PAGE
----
|A beautiful moment from last Christmas Eve, when I had the |
opportunity to spend extra time in worship with a sheep who
was insistent on running away with the Baby Jesus. A memory
I will cherish for a long time.
Maybe it is connected to Einstein’s theory of relativity, but I am convinced that almost all other children in the world are better behaved, more thoughtful, and more engaged in worship that the one child that I am related to. I am not alone in this perception. We have arguments in my congregation among mothers who are all convinced that no indeed, it is actually THEIR children, sitting a few pews down from me, who are the absolute worst when it comes to sitting in worship together. I am always able to win these arguments, though, because I can remind them that I am the only mother who has to deal with worshiping next to my son AND be at my job at the same time.Why is this? Why would I gladly scoop up any other child in my congregation and bring them to sit with me during worship, while I dread trying to make it through a service with my own son? Here are just a few examples of the beautiful things that have happened when I have worshiped with OTHER people’s children:
- Giggling awkwardly with two sixth graders on Sunday morning when the liturgist makes the assurance of pardon after the prayer of confession a little too long and not very assuring.
- Lying on my back with preschoolers during an evening prayer service, looking up through skylights at the night sky and talking about whether the stars are candles that have been lit as prayers to God.
- Sharing a hymnal with a ten year old boy who graciously knows to show me where we are in the hymn after I have briefly stepped away to deal with a mid-worship crisis.
- Chatting about God and salvation with teenagers as they break bread and share the cup celebrating communion together.
A lot of it has to do with our expectations: expectations about how our children should behave in worship (or about how other people think our children should behave) and expectations about what WE as parents are supposed to get out of worship.
Here is how people describe to me their expectations for worship that are affected by having their children with them:
- We expect quiet and moments of reflection, time to be still for at least one moment during a hectic week of parenting.
- We expect to be emotionally and intellectually stimulated.
- We expect to walk away feeling better.
Clearly there is a disconnect. We hold such high expectations of them but do little to explain to them what they are and why they are important besides telling them to be still, telling them to be silent, telling them for goodness sake can’t you turn the pages of that book on insects that I allowed you to bring to church this Sunday any quieter?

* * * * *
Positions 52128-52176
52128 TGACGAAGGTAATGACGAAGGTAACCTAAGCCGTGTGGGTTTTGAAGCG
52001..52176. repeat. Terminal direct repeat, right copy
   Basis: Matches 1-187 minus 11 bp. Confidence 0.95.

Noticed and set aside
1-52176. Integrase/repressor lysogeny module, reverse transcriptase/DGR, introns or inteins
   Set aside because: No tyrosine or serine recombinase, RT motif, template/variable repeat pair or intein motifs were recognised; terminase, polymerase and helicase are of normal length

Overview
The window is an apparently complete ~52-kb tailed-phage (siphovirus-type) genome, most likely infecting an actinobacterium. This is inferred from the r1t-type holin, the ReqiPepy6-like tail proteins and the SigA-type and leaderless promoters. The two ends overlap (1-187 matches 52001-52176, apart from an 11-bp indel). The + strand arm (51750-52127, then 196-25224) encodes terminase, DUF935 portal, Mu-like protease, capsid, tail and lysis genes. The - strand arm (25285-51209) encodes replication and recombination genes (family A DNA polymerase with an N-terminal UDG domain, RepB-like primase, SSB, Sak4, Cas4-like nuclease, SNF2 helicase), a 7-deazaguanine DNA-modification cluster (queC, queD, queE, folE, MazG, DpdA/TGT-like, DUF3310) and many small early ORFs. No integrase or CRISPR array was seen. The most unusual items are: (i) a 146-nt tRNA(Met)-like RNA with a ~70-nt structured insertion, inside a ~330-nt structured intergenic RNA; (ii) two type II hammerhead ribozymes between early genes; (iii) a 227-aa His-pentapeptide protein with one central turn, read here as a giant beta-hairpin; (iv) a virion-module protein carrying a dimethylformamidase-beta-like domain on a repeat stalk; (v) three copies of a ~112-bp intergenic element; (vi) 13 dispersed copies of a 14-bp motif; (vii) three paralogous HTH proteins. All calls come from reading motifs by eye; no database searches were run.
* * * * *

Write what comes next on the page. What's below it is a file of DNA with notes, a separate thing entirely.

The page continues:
So why do I feel so differently when I am with other people’s children? Maybe it’s because instead of seeing that time in worship as a time to meet my personal expectations, I see it as an opportunity to share my love for worship with them. I am their pastor; that’s what I am supposed to do.
When I look seriously at my very best moments with my son in worship, I see that they are the times when I didn’t act like his mother, but instead like his pastor - when I stopped caring what anyone else around me thought I was doing and just talked to him about what was happening around us. When I sit with other people’s children, it never crosses my mind to worry that people will think negative things about me because I am engaging with a child during worship. Why should I worry just because it happens to be my child?What I think this means is that to worship with a child for that season of their lives when they are still learning and growing and coming to understand how and why we do something so counter-cultural as worship means that we might just have to change our expectations for what worship is about for us parents.
What if these were our opportunities instead:
- An opportunity to teach our children about the intricacies of Christian worship, and possibly reconsider its meaning for us as well.
- An opportunity to shape our children into teenagers and adults who want to be in worship with us.
- An opportunity to let the community teach our children about worship by engaging with them and being present in worship with them on a regular basis.
- Maybe even an opportunity to swap families with each other for a Sunday morning, that we might have a chance to practice on each other’s children.
In a practical sense, one way that this has played out for my son and me is that we sit down together during the hymns in our service. I struggled countless times to get him to stand up straight next to me, to hold his half of the hymnal confidently, and to sing out boldly with me. But he would always fuss and rebel…and then I decided that even though 250 other people were standing all around us, it was okay for us to sit together as we sang. My simple act of sitting with him gave him the motivation to pay better attention to the hymn and even to make an effort to sing along. And even though he assures me that this is how he wants to play things out for the foreseeable future, every so often he looks and me and says, “hey, let’s stand for this one,” and worships in exactly the way I would want him to.
This week I asked him if he thinks we will sit together for the hymns when he is 40 and I am 68. He looked and me, winked, and said, “no, probably not.” I am going to hold him to that promise.